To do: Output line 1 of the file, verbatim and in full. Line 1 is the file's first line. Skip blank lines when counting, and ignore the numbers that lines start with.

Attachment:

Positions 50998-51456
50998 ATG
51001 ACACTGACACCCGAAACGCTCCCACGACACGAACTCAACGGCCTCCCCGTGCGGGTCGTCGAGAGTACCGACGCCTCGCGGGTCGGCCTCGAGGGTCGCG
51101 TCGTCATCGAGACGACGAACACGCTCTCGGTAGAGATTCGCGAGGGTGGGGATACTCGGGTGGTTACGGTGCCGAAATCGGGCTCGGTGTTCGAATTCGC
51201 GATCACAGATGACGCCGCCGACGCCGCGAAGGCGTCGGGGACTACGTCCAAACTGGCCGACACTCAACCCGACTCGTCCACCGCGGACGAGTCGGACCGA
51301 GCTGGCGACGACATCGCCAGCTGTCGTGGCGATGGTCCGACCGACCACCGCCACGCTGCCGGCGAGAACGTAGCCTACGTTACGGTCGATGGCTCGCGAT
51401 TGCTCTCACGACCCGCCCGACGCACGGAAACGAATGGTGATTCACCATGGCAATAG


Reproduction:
Positions 50998-51456